Do you have trouble getting pieces memorized? Try these techniques:
- Write the text many times. After the first time, do not look at the book until you’ve finished the song text as well as you can. Check it, then put it away while you try again. By the time your arm starts to fall off, you will know the words pretty well.
- Use imagery to create a picture for each phrase. If the visual scene leads from one thing to another, like a movie, it should be helpful in keeping your place in the story. This can be good for your acting, too.
- Use odd imagery that progresses from one thing to another so that it brings up specific words. Something like four (fore) to golf ball, to world. Only you can decide what association will bring the correct word to mind. Since your mind is not on the song’s actual meaning, this may not be the ideal solution, but it might help with the initial memorization.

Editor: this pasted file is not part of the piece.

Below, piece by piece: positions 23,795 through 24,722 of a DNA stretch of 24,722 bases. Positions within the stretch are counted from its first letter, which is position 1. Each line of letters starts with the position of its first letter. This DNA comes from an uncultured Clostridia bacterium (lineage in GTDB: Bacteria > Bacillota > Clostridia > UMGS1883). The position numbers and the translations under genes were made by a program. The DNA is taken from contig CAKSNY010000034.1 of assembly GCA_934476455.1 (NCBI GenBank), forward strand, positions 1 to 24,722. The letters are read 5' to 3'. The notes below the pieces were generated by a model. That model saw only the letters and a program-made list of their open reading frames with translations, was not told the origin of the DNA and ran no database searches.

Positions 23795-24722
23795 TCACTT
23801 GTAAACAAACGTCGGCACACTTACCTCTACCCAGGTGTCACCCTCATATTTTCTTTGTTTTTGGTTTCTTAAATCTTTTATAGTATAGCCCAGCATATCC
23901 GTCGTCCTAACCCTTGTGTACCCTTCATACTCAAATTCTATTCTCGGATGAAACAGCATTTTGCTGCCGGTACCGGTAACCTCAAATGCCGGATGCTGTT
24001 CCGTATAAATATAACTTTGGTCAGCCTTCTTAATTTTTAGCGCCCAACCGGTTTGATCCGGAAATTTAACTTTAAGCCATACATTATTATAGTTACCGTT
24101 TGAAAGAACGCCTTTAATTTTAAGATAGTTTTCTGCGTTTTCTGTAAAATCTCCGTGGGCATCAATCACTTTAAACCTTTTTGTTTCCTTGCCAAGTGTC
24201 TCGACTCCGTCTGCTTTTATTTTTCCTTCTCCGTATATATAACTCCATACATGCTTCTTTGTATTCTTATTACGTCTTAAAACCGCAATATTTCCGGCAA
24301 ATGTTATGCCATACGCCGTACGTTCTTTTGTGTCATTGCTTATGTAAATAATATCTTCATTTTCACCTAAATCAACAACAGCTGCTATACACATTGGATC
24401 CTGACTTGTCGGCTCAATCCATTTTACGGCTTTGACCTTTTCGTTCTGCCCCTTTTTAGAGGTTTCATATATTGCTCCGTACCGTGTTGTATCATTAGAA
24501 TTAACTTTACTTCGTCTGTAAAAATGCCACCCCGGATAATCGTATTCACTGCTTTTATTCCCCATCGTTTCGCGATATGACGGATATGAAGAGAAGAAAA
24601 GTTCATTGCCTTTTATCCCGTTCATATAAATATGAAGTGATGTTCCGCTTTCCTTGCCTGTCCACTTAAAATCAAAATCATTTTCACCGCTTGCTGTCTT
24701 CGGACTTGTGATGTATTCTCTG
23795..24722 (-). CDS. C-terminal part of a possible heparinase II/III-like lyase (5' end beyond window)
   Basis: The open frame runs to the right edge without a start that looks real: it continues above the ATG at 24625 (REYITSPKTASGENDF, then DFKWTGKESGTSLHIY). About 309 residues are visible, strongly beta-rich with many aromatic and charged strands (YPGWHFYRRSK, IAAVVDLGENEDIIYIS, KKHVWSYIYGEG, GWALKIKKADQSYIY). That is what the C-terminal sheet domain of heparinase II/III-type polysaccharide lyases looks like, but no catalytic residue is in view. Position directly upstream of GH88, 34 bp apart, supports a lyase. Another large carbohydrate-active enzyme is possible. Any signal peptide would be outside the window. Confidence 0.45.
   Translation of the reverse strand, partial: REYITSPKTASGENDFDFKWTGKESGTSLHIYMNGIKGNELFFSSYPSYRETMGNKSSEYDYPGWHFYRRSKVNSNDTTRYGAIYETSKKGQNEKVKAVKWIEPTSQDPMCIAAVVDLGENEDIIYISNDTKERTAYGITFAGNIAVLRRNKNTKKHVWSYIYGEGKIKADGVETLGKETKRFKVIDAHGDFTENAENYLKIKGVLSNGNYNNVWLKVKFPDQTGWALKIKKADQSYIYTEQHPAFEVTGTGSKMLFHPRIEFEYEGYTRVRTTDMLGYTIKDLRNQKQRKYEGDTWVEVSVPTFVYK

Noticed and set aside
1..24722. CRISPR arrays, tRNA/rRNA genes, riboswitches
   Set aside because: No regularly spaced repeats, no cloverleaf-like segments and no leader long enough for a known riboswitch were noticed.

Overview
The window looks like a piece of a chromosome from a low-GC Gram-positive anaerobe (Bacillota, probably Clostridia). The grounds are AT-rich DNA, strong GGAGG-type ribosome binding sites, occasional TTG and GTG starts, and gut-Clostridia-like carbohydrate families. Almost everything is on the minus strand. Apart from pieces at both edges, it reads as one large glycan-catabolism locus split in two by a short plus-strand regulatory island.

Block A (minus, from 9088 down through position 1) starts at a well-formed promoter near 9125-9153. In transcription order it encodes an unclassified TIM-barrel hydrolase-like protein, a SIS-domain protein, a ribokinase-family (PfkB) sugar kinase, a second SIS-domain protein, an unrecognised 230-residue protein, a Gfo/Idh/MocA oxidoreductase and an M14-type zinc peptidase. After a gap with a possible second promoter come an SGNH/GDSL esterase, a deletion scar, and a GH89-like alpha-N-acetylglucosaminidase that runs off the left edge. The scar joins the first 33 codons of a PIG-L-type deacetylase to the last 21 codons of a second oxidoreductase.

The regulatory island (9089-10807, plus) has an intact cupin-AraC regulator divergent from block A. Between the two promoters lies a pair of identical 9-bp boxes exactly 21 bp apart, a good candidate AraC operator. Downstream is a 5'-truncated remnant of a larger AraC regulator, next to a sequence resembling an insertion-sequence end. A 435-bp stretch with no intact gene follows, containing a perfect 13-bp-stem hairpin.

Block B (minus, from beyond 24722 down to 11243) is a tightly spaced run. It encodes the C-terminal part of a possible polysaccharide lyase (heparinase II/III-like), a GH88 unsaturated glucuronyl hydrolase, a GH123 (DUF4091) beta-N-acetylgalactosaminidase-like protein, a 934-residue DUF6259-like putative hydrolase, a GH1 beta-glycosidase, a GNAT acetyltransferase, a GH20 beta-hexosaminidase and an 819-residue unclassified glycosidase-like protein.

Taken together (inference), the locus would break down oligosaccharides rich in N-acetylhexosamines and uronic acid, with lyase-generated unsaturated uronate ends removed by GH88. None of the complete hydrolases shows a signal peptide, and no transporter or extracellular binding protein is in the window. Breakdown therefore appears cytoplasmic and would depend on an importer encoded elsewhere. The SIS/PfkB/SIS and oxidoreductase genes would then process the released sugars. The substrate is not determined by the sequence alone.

- Read the text out loud and then think it through while doing some other task that doesn’t involve a lot of thought. If you sing through the song while washing dishes, you can’t look at the book every time a word escapes you, so you have to think about it and come up with the word. Go back and check it afterward if you aren’t certain, and next time that word should come more easily.
- Stage the piece. When acting in a play the words are easier to remember because the memory is linked to a movement and the other person in the conversation. If you work out some moves that suit the text, you will remember it better, even when not doing those gestures or steps.
- Know the song as well as possible. This includes background research, translations and familiarity with the accompaniment.